Data Analysis for Law Enforcement Grant Writing Using Microsoft Excel

Course Dates and Registration Information

Data Analysis for Law Enforcement Grant Writing Using Microsoft Excel Registration and Payment

Billing Address (optional)

We have two upcoming courses scheduled. The last course in 2022 will be held on December 19-20 from 8am – 4pm via zoom. The first course of 2023 will be held on January 16-17 from 8am – 4pm via zoom. Click the button above to register. If your agency requires an invoice in order to remit payment, please email registration@policegrantwriting.com and we will be happy to provide you with one.

Early RegistrationBefore November 15, 2022$450
Regular Registration After November 15, 2022$499
Group rates for five or more participants is available. Email evan@policegrantwriting.com for more information

Course Overview

Many grant announcements require that the applicant provide a justification for funding as part of a grant narrative. This is especially true today given the precipitous increases in crime that many agencies have faced in recent years. Grantors want you to describe the problems that you are facing so that they can ascertain whether funding is warranted. The strongest applications will demonstrate a command of the data, depict temporal trends with text and figures, make projections given current and past patterns, and demonstrate that data collection processes required for a grant are feasible and have been thought through. This course teaches participants how they can analyze their crime, traffic accident, staffing, and other data, in order to make a compelling case for why grant funds are deserved. Special emphasis is given to creating analytic products to include in your application that convey the results of your analysis in a clear, concise, and professional way. Participants also learn how to create data collection instruments in Excel for applications that require data collection, performance measures, and/or evaluation as part of the solicitation. This course provides the tools needed to make your needs assessment/problem statement section of your grant application stand out among the crowd of applications. This course assumes no or very little experience with Microsoft Excel.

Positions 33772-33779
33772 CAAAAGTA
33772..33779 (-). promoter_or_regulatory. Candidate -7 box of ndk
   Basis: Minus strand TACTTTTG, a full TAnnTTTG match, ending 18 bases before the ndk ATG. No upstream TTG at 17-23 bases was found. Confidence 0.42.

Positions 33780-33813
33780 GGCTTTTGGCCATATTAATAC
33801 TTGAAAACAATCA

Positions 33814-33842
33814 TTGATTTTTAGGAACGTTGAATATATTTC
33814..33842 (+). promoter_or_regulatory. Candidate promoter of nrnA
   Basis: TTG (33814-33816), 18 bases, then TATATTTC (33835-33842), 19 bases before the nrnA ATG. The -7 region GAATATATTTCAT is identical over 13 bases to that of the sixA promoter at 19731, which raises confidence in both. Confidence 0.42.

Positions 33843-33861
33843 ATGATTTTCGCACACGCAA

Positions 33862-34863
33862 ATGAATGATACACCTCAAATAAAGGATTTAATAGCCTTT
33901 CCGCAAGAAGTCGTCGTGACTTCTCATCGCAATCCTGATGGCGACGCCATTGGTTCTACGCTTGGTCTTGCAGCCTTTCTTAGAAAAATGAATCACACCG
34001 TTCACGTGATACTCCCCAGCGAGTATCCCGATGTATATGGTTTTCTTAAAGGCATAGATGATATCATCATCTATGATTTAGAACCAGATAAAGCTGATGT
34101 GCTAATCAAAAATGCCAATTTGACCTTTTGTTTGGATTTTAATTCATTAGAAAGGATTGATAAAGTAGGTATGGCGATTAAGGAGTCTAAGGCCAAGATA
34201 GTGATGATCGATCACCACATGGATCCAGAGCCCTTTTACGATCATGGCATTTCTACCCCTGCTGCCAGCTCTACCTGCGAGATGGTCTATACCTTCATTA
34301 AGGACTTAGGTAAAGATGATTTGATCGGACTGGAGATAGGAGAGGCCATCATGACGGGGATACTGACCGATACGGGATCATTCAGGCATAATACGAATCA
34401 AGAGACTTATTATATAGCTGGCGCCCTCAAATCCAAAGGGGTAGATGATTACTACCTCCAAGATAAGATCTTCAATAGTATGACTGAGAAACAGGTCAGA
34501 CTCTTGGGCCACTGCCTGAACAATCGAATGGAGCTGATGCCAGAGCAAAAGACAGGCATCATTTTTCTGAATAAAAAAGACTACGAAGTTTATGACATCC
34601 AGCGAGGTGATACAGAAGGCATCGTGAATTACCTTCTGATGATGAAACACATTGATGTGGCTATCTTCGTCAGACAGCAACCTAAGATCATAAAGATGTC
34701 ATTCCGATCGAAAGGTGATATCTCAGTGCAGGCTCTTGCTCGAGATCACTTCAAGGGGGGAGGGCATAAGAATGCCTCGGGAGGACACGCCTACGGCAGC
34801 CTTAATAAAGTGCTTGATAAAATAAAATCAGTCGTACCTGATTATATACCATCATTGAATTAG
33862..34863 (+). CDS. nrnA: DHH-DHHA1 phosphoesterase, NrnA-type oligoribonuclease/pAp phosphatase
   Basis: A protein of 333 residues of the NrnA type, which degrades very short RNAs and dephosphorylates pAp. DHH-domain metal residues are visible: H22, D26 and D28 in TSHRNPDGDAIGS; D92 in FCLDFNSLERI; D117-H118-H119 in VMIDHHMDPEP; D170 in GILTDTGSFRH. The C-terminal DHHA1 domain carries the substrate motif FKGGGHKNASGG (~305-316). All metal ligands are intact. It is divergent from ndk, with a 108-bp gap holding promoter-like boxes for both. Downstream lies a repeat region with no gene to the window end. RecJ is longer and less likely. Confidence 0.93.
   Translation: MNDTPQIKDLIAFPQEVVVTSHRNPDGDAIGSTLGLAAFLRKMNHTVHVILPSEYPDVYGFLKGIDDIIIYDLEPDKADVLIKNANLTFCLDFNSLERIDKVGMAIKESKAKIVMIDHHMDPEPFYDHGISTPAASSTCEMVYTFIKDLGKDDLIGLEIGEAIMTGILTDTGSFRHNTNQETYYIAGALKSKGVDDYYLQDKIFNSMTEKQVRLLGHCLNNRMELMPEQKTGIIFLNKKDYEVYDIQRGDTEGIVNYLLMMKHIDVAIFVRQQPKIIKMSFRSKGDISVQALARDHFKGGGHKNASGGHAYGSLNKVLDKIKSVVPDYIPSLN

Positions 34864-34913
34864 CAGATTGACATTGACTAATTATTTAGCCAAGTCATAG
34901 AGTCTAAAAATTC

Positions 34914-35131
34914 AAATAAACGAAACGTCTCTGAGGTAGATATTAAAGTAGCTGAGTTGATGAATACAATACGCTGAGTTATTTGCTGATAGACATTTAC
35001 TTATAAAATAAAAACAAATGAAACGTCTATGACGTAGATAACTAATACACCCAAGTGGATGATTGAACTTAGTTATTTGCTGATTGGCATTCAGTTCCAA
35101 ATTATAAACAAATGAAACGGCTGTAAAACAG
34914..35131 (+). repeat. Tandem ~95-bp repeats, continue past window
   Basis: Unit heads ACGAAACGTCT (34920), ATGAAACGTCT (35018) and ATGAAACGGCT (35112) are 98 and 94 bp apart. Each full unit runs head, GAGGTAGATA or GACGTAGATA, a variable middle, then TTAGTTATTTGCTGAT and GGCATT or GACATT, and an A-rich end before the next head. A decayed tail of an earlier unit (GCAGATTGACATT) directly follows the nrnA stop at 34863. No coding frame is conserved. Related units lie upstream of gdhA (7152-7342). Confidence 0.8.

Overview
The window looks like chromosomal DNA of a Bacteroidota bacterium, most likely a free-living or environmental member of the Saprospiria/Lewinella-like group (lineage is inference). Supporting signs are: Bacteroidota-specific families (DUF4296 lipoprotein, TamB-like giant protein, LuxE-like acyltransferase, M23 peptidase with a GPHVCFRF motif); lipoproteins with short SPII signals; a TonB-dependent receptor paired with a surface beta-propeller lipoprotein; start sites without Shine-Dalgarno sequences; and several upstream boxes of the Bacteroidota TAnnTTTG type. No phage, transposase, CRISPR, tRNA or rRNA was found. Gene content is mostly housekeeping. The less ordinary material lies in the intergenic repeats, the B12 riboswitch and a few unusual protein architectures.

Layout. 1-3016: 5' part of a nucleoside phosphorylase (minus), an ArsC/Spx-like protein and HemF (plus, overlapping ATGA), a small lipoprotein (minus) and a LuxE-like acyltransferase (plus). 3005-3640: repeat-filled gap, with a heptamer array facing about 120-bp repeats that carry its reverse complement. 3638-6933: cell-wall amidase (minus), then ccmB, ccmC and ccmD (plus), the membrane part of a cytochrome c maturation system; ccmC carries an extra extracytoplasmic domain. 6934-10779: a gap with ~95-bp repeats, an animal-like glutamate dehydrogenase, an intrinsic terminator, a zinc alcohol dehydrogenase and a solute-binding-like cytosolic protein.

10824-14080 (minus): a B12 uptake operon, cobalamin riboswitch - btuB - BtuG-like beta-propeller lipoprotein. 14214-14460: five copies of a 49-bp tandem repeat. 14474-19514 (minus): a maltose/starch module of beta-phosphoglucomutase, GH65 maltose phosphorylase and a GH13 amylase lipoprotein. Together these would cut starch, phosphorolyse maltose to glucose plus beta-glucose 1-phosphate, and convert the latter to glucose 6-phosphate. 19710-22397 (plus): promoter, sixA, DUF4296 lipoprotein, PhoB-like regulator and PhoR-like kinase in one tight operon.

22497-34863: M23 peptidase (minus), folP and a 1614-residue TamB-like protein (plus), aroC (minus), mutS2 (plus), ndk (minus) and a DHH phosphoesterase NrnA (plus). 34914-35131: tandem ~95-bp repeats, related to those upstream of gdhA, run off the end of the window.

Instructor

Evan Sorg, Ph.D.

Evan is a former New York City Police Officer and Grant Reviewer for the Department of Homeland Security, the owner of Police Grant Writing, and an Associate Professor of Law and Justice Studies at Rowan University where he teaches courses on policing, crime analysis, and crime mapping. Read his full bio here.

Course Schedule and Topics Overview

Day One

TopicStart TimeEnd TimeSkills/Knowledge Acquired
Introductions08000900Meet the Instructor and your peers
Grant Sections Overview09001030Examine solicitation examples and identify where analysis can be applied
Morning Break10301100
Police Data11001230Examine types of data, data collection, importing CAD data into Excel
Lunch Break12301330
Excel Overview13301430Locate Excel’s ribbon, tabs, columns, rows, cells, sheets, and learn how to enter basic formulas
Data Cleaning in Excel14301445Examine data structures and formulas for cleaning and transforming data
Bar Charts, Line Graphs, and Scatterplots 14451600Learn how to create bar charts, line graphs, and scatterplots to depict trends over time and correlations between two variables

Day Two

TopicStart TimeEnd TimeSkills/Knowledge Acquired
Pivot Tables08000900Create pivot tables, manipulate pivot tables, and aggregate data with pivot tables.
Pivot Charts09001000Use the pivot chart function to create charts and graphs directly from pivot tables
Morning Break10001030
Temporal Heat Maps10301130Create a temporal heat map depicting the day/time clustering of crime
Lunch Break11301230
Making Projections12301330Make yearly and quarterly comparison in data and calculate percentage change using formulas,
Data Collection Tools13301430Use formulas to pre-format an automatically updating data collection tool
Importing Product to Microsoft Word14301600How to anchor analytic products and tips on writing to describe analytic products
Note: This schedule is subject to change at the discretion of the instructor.